A certificate of deposit account, also called a CD account, is a common tool used by individuals and businesses to save money over a fixed period of time at a fixed interest rate. First, you should decide on the term of the account—usually three months or longer. If you and your partner are unsure about the risks of investing your money at this time but still want to earn interest, a CD could be just the solution you've been looking for.
Select a bank that offers CD accounts. Check with your current bank and other local banks as well as online banks. Shop around and look for the ones that offer the highest interest rates (annual percentage yield or APY).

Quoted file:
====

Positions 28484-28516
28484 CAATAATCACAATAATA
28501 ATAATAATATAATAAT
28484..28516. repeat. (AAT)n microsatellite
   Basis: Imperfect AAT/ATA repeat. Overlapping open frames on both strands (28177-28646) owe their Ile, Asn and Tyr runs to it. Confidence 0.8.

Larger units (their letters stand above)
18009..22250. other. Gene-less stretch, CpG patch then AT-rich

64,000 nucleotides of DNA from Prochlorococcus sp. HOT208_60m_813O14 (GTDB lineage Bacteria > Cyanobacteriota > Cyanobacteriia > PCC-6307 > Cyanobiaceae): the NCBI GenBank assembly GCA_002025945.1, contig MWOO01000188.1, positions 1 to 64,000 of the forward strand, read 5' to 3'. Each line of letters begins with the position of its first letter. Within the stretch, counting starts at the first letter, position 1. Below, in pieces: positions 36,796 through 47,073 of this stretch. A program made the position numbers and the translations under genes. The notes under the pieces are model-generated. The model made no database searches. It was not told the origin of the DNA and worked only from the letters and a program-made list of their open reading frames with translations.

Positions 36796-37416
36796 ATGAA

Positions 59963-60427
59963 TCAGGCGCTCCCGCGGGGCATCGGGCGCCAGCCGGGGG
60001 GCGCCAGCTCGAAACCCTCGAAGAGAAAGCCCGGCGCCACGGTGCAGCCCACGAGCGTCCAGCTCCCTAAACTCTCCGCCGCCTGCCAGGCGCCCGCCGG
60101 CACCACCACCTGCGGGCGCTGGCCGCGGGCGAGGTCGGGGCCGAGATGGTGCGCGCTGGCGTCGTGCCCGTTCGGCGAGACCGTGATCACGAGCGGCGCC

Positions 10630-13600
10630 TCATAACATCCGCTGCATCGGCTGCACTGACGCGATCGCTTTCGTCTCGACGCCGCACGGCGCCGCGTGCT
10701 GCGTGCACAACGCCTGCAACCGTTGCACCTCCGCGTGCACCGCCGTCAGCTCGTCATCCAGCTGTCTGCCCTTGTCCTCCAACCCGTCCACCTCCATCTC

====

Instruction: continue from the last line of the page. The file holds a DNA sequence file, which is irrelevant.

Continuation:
Determine the length of time you want to keep your CD account open. Review the fixed interest rate associated with that account option (it may vary depending on the term). Generally, the longer the term, the higher the rate.
Plug your term, interest rate and the initial amount you plan to deposit into a CD calculator to determine how much you will have saved at maturity (the end of the term). Some banks may also allow you to deposit additional funds to your CD account over time.
Fill out account paperwork to establish the account. It's similar to opening a standard savings account—you must provide your Social Security number, date of birth, name and address among other details. Some banks allow you to open the account online instead of visiting a physical location.
Place the initial deposit into your new CD account at your bank. If you established an online account, you can add information from an existing checking account and transfer funds to the certificate of deposit account from your computer.